Five Must-Have Melbourne Experiences:
1. Shop till you drop
Bag a bargain at the Rose Street Artist's Market and browse the funky boutiques on Brunswick Street. Buy designer labels such as Akira Isogawa and Zimmerman on Chapel Street in Prahran or in the historic Melbourne General Post Office, which covers an entire city block. For everything from fashion to furnishings at fantastic value, visit Bridge Road in Richmond. Melbourne is a shopper's haven, offering eclectic boutiques, high-end fashion, funky homeware stores and European style piazzas in the city's arcades and hidden laneways.
2. Bar hop and dance till dawn
Sip a cocktail in a converted sea container in Chinatown, enjoy a sunset beer in a St Kilda pub or listen to cabaret in lush retro surroundings in jazz bars in the city. Linger over exquisite tapas and exotic wine in a Little Collins Street bar and mingle in a pink parlour with fake grass in Bourke Street. You can party from dusk in the bars of Brunswick Street. Or dance till dawn in bars in the city's lantern-lit laneways, secret apart from the spill of coloured light under heavy brass doors.
3. Get into the gourmet goodness
Let the aroma of good coffee waft over you in Melbourne's gothic European laneways. The city is famous for its coffee and old-world café culture but there's so much more to explore. Once you've downed a 'short black' or taken an afternoon aperitif, try tea in a nineteenth-century hotel or salivate over your silver spoon in acclaimed restaurants like Nobu, Botanical and Becco. Pick up fresh fruits, vegetables and seafood at the Queen Victoria Market on a Saturday, known for its bustling crowds and buskers. Try out the restaurants, cafes, bistros and bars in Southbank or Federation Square. Make your way around Melbourne's multicultural cosmos of cuisines: Carlton for Italian classics, Richmond for budget-friendly Vietnamese and Fitzroy for Spanish tapas.
4. Fill up on culture
See a performance by the Australian Ballet, which is based here in Australia's cultural capital. Or enjoy a dazzling musical at the Princess Theatre. Browse the Southern Hemisphere's best collection of international art at the National Gallery of Victoria. Or visit the Australian Centre for the Moving Image in Federation Square, a landmark cultural 'space' for Melbournians. Challenge yourself with the creative collections in the Australian Centre for Contemporary Art in Southbank. To learn more about Melbourne's Aboriginal cultural heritage, see contemporary and dreamtime art or take an Aboriginal Heritage Walk through the Royal Botanic Gardens.
5. Go sports mad
Cheer for an Australian Rules Football game with a capacity crowd at the Melbourne Cricket Ground over winter. Go cricket mad in summer, when the city hosts the Ashes and one day internationals. Or join the huge crowds watching the Australian Tennis Open at Melbourne Park. Rev heads head to Melbourne in March for the Australian Formula 1 Grand Prix in Albert Park. And whether you are a racing fan or just a casual punter, you won't want to miss the Melbourne Cup - the world's richest horse race on the first Tuesday in November.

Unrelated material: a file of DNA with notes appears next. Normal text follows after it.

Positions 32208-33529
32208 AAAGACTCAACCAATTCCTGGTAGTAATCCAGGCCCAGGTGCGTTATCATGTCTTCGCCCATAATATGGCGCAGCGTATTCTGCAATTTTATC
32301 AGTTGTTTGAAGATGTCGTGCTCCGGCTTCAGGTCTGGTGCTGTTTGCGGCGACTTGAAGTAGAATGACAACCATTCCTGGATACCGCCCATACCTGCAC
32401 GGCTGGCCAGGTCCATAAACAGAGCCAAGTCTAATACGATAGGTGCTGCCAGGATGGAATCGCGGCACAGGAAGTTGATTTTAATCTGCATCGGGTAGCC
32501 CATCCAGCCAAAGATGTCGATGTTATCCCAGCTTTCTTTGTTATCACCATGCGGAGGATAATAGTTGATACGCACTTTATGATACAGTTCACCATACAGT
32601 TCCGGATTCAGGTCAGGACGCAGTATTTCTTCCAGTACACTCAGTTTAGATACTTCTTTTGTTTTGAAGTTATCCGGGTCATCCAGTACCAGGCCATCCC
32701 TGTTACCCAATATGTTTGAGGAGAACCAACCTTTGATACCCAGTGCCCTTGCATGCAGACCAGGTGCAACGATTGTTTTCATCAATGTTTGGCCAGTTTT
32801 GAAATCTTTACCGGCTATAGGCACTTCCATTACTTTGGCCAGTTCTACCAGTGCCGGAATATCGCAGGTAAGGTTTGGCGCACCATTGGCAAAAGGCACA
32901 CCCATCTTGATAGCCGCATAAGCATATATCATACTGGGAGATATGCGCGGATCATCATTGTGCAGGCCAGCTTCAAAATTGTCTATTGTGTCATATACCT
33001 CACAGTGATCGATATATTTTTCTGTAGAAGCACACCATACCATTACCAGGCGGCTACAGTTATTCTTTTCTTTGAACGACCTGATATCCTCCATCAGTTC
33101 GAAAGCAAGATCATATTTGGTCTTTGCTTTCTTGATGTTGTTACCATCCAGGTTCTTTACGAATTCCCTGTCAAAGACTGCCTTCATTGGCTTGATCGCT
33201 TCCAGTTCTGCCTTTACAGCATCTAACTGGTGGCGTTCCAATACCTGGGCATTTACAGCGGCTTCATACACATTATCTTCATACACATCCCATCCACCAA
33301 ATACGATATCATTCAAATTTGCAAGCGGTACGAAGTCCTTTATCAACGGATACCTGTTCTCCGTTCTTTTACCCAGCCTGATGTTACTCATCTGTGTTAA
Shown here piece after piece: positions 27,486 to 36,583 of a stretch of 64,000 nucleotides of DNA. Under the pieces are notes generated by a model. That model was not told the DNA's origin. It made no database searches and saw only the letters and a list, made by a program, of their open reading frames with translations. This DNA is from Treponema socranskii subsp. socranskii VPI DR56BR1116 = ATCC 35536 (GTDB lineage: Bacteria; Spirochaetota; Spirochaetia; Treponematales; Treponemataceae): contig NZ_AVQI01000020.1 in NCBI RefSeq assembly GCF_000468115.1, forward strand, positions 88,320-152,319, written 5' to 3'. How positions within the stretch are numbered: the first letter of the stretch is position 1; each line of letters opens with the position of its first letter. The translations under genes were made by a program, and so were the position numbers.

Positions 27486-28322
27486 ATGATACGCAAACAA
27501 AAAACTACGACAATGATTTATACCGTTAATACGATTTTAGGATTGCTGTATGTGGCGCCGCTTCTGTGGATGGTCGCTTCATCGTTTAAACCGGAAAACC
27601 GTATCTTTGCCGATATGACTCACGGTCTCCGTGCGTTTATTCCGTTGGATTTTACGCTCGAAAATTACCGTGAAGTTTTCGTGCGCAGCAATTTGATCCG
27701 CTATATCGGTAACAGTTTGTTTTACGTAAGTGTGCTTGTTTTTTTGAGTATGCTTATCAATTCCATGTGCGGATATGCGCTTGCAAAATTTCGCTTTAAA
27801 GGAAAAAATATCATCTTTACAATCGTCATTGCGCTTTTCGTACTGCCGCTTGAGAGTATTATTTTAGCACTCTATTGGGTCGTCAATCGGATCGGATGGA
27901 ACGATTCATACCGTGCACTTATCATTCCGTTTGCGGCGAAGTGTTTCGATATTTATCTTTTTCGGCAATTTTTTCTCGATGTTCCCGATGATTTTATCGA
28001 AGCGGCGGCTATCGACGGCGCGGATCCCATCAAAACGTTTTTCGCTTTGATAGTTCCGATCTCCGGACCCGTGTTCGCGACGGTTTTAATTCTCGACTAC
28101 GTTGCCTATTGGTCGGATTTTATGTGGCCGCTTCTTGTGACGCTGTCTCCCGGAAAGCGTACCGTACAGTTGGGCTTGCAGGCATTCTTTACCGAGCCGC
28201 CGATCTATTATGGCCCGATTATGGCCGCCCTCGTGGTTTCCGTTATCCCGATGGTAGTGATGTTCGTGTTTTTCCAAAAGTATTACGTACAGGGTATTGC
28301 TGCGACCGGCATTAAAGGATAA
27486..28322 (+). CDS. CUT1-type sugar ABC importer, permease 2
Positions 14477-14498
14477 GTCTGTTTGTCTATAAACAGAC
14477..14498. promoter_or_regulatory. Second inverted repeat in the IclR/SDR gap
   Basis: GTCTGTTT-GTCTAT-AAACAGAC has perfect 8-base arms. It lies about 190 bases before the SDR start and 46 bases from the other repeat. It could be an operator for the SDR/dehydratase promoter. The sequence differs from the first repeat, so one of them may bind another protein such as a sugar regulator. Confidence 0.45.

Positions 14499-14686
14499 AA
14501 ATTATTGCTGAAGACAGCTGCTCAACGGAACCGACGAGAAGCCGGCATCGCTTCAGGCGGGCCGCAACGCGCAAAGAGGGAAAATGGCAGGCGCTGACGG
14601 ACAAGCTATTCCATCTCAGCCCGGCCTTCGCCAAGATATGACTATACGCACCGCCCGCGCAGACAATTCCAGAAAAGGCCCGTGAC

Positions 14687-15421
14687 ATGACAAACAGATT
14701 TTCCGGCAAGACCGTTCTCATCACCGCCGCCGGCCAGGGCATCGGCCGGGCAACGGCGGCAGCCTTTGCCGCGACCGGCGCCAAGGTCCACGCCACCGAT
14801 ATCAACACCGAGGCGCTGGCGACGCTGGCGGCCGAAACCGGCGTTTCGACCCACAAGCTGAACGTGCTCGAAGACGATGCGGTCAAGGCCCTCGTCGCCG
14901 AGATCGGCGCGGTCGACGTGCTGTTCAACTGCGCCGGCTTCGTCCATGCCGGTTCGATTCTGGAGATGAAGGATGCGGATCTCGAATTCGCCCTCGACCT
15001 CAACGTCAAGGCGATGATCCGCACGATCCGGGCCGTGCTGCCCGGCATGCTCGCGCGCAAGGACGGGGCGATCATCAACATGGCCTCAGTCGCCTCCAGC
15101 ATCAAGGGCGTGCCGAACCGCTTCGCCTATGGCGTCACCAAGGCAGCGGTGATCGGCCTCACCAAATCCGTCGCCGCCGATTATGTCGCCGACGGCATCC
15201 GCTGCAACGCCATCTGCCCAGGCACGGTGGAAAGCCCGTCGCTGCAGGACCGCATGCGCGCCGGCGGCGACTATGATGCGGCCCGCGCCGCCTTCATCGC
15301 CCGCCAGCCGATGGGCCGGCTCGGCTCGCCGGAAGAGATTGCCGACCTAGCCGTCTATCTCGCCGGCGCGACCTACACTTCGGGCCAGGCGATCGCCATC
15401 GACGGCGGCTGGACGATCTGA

The world's largest monolith, located 280 mi/450 km southwest of Alice Springs, is a truly stunning sight, especially at sunset when its burnt-orange glow seems to set the desert on fire. Called Uluru by the Aborigines, the sandstone rock is huge (1,140 ft/350 m high, 9 mi/13 km around) and reddish brown most of the time, taking its color from iron oxide, or rust. Its presence is made more powerful by the mostly barren plain that surrounds it and disappears into the horizon. In 1985, ownership of the rock was returned to its traditional owners. It is rarely referred to as Ayers Rock anymore.
Considered sacred by the Aborigines for thousands of years, the rock is now part of the expansive Uluru-Kata Tjuta National Park, one of the country's biggest tourist attractions. The park includes the Olgas/Kata Tjuta, a cluster of 36 giant domelike rock formations about 20 mi/35 km west. If you want to visit both, plan to spend at least one night. You'll want to see Uluru at both sunset and sunrise. The Olgas are equally magnificent at both times of day. (But be prepared to jockey for position at either place; tour buses disgorge hundreds of visitors laden with binoculars, cameras and video equipment.)
Start your visit to the park with a stop at the cultural center. Run by the Anangu (a local Aboriginal clan), the center is a wonderful introduction to the unusual rock formations and to the people who lived in their harsh shadows for centuries. Aboriginal artwork and artifacts are on display. You can also see re-enactments of life in the bush and watch informative videos. Most visitors explore the rock as part of a tour led by park rangers, Anangu guides or private tour companies. But you can also pick up a printed walking guide at the cultural center and set off on your own.
Only one trail leads to the top of the rock, and it's fairly steep—those with heart conditions, high blood pressure, asthma, fear of heights or the like should remain earthbound. The Anangu prefer you walk around—not on—the rock because of its spiritual importance. If you do decide to climb it, allow two to three hours and take along a snack and plenty of water. The view from the top is spectacular, but hiking around the base is more educational and less strenuous. We suggest taking one or more of the shorter walks that pass water holes and rock paintings, allowing you to observe the rock's many faces at a leisurely pace. (Walking around the entire base of the rock takes about three hours.)